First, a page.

The New York Times called him the greatest writer you never heard of. Born today, October 7, in 1916 was John Horne Burns. He wrote three published novels. The best know was his World War II book titled, The Gallery.
Several publishers rejected it before Harper & Brothers published it in June 1947 and it became a best-seller. It depicted life in Allied-occupied North Africa and Naples in 1944 from the perspective of several different characters. Without sentimentality, Burns explored the average man's resentment of the military, his struggle to assert his individuality within the complex war effort, the tension between officers and enlisted men, the psychological effects of dislocation, economic and social inequality between the Americans and those they defeated, the experience of homosexual military personnel, and the popular life of Naples in 1944 under the Allied occupation.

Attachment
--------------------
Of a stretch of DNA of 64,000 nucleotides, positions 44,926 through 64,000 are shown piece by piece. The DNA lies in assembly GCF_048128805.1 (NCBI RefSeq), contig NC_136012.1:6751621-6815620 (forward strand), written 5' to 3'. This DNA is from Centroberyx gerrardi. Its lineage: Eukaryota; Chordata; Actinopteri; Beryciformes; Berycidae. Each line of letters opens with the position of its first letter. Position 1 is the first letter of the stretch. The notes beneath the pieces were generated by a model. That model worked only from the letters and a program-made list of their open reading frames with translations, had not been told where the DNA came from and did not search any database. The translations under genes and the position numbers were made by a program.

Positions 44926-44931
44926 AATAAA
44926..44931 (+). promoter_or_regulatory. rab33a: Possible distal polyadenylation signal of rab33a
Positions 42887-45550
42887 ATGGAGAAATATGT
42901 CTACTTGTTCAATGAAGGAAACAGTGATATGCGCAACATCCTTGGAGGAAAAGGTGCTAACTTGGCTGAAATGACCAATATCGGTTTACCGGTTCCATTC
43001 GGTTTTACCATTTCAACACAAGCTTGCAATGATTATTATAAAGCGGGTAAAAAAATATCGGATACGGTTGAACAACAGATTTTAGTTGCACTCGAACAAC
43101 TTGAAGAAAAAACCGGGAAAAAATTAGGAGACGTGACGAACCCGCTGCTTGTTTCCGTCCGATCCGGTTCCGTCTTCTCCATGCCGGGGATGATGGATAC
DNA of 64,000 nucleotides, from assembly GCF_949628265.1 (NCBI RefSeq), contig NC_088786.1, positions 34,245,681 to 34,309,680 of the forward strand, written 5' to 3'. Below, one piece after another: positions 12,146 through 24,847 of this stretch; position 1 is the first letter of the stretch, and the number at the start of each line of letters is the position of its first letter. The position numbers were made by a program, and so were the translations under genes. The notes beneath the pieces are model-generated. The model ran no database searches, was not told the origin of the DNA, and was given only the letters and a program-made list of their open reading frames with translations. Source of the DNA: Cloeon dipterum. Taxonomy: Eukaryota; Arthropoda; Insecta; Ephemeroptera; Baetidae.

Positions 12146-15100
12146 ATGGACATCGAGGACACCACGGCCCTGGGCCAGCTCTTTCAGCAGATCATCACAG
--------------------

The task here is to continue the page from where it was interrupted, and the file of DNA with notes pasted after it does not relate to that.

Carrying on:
The work was unconventional in structure, comprising portraits of nine characters interspersed with eight recollections narrated by an anonymous American soldier following a route much like the one Burns tracked.
Time magazine mentioned that the novel depicted "an evening spent in a homosexuals' hangout", an entire chapter other reviewers left unmentioned.
Gore Vidal later reported a conversation he had with Burns following The Gallery's success:
Burns was a difficult man who drank too much, loved music, detested all other writers, wanted to be great.... He was also certain that to be a great writer it was necessary to be homosexual.Burns died from a cerebral hemorrhage on August 11, 1953.